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Gottlieb says HHS move to centralize control over agencies "makes no sense"

Gottlieb "deeply concerned" about virus uptick heading into fall
Gottlieb "deeply concerned" about uptick in coronavirus cases heading into fall 08:07

Washington — Dr. Scott Gottlieb, the former head of the Food and Drug Administration (FDA), criticized a new policy by the Department of Health and Human Services (HHS) giving only the secretary the authority to sign off on new rules, saying the timing "makes no sense" and risks creating the perception that the agency he helmed is being bullied.

"I think that this is the wrong move at the wrong time," Gottlieb said Sunday on "Face the Nation. "At a time that they should be reaffirming the independence and the integrity of these agency, to do this now just makes no sense."

The New York Times reported on Saturday that Health and Human Services Secretary Alex Azar signed a new order prohibiting the nation's top health agencies from signing any new rules, including those affecting medical products and vaccines. 

According to the September 15 memo, which CBS News obtained, such power "is reserved to the Secretary" going forward.

"Any prior delegation of rulemaking authority, including the authority to sign or issue a rule or a proposed rule, is rescinded," the memo signed by Azar and sent to the heads of operating and staff divisions states.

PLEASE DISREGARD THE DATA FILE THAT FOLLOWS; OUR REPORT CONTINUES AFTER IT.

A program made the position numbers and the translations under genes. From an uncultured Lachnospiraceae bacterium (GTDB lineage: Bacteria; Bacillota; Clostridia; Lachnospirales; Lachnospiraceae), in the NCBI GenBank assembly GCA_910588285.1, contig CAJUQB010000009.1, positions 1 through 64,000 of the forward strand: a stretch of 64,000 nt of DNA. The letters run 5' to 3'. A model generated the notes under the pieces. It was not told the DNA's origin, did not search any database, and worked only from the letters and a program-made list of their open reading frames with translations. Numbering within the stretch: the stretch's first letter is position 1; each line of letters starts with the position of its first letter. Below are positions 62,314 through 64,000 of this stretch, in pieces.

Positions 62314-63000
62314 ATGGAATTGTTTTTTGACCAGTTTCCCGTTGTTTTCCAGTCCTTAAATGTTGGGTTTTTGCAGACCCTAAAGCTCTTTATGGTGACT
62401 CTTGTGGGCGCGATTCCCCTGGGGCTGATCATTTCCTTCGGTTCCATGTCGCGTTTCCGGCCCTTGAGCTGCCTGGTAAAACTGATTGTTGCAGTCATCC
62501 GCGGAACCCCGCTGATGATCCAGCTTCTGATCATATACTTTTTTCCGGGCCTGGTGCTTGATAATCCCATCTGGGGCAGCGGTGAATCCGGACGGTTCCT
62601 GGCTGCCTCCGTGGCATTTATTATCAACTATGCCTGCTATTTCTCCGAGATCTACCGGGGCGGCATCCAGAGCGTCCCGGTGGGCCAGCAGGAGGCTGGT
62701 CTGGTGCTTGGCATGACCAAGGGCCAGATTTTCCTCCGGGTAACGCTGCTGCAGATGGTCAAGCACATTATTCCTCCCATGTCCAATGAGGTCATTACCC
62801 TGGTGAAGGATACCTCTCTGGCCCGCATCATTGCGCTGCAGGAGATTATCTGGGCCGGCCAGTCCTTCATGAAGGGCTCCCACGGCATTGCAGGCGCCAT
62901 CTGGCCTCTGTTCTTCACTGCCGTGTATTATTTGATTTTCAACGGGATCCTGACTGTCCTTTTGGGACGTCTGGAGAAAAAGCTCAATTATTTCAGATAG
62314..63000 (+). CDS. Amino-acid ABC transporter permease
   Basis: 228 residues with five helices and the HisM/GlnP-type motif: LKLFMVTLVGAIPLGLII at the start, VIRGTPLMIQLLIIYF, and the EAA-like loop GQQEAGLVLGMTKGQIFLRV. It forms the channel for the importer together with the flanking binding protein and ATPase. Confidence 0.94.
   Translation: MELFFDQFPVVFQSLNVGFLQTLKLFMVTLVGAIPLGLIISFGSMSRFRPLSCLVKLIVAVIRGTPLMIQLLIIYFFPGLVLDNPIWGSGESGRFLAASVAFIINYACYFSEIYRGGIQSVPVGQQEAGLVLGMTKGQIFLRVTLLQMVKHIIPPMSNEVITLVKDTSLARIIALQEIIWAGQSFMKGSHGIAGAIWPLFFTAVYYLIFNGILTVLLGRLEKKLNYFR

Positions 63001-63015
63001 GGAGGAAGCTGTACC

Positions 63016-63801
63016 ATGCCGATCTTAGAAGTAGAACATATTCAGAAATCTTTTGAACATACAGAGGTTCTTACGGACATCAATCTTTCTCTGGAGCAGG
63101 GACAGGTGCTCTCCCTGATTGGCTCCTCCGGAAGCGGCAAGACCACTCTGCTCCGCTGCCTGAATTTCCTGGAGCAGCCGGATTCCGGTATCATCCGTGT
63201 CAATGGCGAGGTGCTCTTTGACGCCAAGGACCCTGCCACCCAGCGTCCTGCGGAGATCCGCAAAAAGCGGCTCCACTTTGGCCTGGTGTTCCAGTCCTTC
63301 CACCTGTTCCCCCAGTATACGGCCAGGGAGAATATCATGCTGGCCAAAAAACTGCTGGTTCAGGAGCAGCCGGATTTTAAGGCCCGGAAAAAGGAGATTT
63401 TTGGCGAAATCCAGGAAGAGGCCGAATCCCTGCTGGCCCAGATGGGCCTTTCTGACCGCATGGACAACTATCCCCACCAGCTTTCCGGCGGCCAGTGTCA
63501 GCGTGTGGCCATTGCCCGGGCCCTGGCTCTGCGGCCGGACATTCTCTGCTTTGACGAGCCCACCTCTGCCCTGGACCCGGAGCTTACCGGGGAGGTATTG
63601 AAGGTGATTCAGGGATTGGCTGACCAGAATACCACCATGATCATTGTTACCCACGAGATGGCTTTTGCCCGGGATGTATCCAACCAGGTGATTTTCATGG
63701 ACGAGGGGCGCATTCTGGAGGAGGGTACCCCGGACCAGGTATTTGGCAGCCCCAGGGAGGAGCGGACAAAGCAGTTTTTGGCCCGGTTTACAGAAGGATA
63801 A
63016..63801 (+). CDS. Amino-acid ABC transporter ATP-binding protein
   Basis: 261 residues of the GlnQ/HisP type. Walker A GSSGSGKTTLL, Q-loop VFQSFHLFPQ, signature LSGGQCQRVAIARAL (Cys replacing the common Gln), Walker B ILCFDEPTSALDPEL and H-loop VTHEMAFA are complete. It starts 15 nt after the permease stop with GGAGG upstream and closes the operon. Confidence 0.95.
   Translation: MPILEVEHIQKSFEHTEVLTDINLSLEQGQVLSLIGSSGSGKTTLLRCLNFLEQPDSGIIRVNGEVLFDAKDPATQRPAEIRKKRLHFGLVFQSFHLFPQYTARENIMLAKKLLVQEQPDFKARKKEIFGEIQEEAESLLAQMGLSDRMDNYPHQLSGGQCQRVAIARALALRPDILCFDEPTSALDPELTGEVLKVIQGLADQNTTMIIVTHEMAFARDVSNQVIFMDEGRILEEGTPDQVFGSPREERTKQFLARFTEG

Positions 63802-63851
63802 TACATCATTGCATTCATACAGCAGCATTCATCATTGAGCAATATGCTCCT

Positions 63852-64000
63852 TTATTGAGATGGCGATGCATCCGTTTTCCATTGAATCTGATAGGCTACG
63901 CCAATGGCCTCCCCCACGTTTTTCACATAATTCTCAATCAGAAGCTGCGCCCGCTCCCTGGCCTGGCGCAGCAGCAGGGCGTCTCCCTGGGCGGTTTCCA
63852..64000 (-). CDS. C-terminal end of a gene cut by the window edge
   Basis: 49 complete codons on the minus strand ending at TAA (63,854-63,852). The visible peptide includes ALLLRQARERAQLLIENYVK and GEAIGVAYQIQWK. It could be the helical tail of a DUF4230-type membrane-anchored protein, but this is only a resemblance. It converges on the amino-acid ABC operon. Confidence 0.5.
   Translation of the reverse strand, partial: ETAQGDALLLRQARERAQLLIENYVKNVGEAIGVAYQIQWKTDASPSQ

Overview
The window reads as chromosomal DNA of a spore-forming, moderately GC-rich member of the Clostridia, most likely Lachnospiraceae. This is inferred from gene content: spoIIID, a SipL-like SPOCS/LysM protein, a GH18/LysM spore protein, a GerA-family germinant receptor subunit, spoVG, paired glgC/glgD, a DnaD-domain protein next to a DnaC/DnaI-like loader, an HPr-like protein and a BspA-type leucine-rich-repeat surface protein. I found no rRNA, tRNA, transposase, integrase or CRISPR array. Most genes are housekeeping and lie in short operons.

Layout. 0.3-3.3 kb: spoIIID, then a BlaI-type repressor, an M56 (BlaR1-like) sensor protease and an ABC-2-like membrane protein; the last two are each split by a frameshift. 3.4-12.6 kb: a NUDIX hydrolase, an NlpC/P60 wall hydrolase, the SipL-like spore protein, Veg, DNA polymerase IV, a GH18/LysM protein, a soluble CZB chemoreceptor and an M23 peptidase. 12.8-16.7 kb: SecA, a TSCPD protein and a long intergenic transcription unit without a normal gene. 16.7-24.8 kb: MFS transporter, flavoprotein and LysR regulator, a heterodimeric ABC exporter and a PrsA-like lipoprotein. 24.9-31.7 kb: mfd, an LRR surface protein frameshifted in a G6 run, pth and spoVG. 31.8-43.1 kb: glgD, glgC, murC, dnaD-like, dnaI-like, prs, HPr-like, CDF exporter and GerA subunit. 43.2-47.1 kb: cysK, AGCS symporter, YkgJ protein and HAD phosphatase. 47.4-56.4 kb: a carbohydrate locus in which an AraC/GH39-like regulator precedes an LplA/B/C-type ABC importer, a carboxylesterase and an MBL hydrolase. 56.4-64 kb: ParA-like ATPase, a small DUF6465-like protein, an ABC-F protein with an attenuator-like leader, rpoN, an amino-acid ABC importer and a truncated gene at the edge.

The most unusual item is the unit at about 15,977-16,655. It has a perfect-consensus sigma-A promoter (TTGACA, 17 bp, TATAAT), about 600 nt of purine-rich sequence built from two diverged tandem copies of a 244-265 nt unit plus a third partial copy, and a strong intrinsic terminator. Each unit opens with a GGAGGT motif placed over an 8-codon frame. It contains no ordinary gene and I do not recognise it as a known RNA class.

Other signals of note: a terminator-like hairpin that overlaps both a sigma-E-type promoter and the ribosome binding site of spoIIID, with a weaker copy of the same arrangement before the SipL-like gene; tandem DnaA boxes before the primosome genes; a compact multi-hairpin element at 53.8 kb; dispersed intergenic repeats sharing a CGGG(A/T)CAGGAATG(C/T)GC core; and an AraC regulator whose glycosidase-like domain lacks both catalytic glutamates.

Gottlieb said Sunday he opposed the policy change while working for the Trump administration. Just before leaving the FDA, Gottlieb himself recodified an Obama-era tobacco regulation because he was concerned that HHS, which oversees the FDA, would centralize the rule-making authority and question its legitimacy.

"The timing of this is just really poor right now because it's going to distract the agency and frankly create headlines that could lead to the perception that the agency is being bullied," he said.

The revelations about the new memo are likely to stoke concerns about the independence of health agencies like the FDA, which will oversee approval of a coronavirus vaccine, and the Centers for Disease Control and Prevention (CDC), also a division of HHS. In several instances, the actions of political appointees have elevated fears of political interference in the science-based decision-making process.

Gottlieb has repeatedly defended the scientists at the FDA and said they will make decisions, including on approval of a coronavirus vaccine, based solely on the science. But he warned the policy change approved by Azar creates "an implication or at least a specter that the independence of that agency is being eroded or influenced."

"It's a distraction to FDA at a time when they should be focused on the COVID response," he said. "The timing of this makes no sense. I don't believe in the underlying basis of what they did."

Gottlieb added that the new policy "sends exactly the wrong message at a time that we want to reaffirm the independence of these agencies."

While the number of confirmed coronavirus cases continues to rise and the death toll in the U.S. is nearing 200,000, President Trump has shifted his focus to development and distribution of a vaccine, and has repeatedly claimed one would be ready by the election. Phase 3 trials are underway for several coronavirus vaccine candidates.

But Mr. Trump's claims about a vaccine put him on a crash course last week with CDC Director Dr. Robert Redfield, who told the Senate a coronavirus vaccine would not be widely available until mid-2021.

Mr. Trump claimed Redfield "made a mistake" and was "confused."

But Gottlieb echoed Redfield's timeline and said he doesn't believe a vaccine will be licensed for general use until the second or third quarter of 2021.

There could, however, be a vaccine that receives an emergency use authorization from the FDA that is administered to select groups, he said.

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